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July 6, 2010 / Ben Chun

Lesson Plan Judo

The students I’m teaching this summer at MEET are here for their third summer, so they’re the “seniors” (and will actually be seniors in high school this coming school year). There are four instructors, including me, for this group of 26 students — a pretty amazing ratio. This allows us to do a lot of work in smaller project groups, and give everyone tons of attention. It’s  a challenge to keep ourselves coordinated and balance between our different classroom styles, but it’s great to be able to divide up the responsibility for preparing the major lectures and exercises.

On the first day, we instructors introduced ourselves, and then went in with what I thought was a great plan: We’d randomly pick pairs of students and have them introduce one another, since they know each other well, but we were really just meeting them for the first time. We wanted some personal stories from the past couple years, memories, embarrassing stories — pretty much anything that would help us remember their names and personalities. We also wanted to get a sense of the group dynamic and hopefully prime the idea that MEET has given them a special set of relationships.

Eugene and I modeled the exercise, and then we fired up my Urbanspoon-inspired random student picker (written in Processing, of course). We got a pair up to the front, and they kinda, um, yeah, hmmm, said a couple of things about each other and then we let them off the hook and clapped. This went on for two or three pairs the same way.

I was moderating at this point, the other instructors sitting in the audience, in a mindset that was pretty focused on keeping the show running. Then one of our more outspoken students raised her hand with a suggestion:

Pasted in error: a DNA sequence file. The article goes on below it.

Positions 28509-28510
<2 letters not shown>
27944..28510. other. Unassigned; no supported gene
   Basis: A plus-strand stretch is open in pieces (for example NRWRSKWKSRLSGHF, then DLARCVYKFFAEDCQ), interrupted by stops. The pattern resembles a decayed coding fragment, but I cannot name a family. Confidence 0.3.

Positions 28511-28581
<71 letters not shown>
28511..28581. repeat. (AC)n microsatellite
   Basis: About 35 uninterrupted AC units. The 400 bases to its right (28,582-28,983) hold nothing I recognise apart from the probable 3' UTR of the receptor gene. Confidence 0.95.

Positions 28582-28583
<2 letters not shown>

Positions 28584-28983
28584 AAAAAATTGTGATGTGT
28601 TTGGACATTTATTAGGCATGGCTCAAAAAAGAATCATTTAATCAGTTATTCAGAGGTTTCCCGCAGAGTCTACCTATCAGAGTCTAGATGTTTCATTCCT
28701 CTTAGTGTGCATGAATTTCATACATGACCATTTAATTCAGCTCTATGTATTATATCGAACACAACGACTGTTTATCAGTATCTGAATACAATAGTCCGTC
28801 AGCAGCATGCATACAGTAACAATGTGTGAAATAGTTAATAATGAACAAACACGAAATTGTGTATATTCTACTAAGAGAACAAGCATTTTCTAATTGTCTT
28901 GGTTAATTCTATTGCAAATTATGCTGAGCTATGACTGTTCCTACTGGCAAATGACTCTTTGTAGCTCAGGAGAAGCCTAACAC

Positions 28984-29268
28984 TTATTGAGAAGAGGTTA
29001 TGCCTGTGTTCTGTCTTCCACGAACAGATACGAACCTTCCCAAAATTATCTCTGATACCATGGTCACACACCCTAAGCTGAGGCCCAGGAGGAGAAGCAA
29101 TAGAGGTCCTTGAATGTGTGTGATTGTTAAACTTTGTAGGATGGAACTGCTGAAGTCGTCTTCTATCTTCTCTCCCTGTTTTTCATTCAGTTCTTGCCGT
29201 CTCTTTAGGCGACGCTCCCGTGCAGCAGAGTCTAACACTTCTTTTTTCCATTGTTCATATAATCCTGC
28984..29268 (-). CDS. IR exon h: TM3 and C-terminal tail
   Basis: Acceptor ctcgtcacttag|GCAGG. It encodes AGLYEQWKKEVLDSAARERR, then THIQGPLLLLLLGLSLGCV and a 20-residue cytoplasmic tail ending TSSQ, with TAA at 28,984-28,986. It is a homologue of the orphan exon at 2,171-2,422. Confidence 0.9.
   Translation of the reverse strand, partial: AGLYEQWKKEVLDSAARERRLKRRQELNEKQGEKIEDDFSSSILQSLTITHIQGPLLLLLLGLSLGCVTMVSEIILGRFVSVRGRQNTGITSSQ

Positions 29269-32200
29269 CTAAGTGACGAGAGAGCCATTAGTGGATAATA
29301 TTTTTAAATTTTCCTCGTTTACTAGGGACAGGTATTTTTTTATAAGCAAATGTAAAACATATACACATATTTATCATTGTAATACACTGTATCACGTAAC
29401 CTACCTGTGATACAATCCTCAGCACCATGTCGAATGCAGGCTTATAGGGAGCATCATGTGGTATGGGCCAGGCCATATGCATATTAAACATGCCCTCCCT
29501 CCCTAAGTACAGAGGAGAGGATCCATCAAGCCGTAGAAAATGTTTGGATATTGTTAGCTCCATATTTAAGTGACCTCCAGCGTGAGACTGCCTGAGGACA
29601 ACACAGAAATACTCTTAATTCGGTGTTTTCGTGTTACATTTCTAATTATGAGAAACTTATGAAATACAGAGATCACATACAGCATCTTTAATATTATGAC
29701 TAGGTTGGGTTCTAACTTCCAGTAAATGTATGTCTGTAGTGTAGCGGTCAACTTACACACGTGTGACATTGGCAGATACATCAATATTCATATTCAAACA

Can’t we just call up a random student and have the whole class say things about them?

At this point, in my mind, we enter bullet time (another term we probably shouldn’t really use over here) and I’m trying to figure out if I should either go with the new idea or keep the activity consistent. So I throw it back on the student: “Sure, we can do that… if you come up here and go first.” I don’t know exactly why I said that, but in retrospect, it was a good move: if she was just stirring the pot, it might have backed her down and allowed us to move on. What actually happened is that she said, “Sure, fine,” and came up to the front.

Suddenly our activity was at least five thousand times better. For each and every student that came up, there were interesting facts, praise for their abilities, stories about nicknames, and all the things we hoped for but weren’t getting out of the pairs. If I had shut the student down and kept the activity going the way we planned it, this never would have happened.

I think teaching has a great analogy here to martial arts. The moves are never exactly the same, since the opponent is never exactly the same. But you can learn, with practice and experience, a general set of techniques and be able to decide which one to use in a given situation and apply it smoothly. To extend the analogy a little further: I feel the momentum of a situation. I can either oppose it with great force at great cost, or I can look for an opportunity to redirect the existing energy toward my own goal. You know which one I think is more elegant.

The past few days have included a huge amount of technical teaching, covering topics from Java servlets to MVC architecture to database design and SQL, but this one moment during introductions is the one that’s sticking with me. There’s almost no way to anticipate the way a group you’ve never met will react to an activity — so there’s a split second in which to decide if we should go with a new, student-generated idea or stick with the plan. I’m glad I felt comfortable enough to go with the student’s idea in this case!

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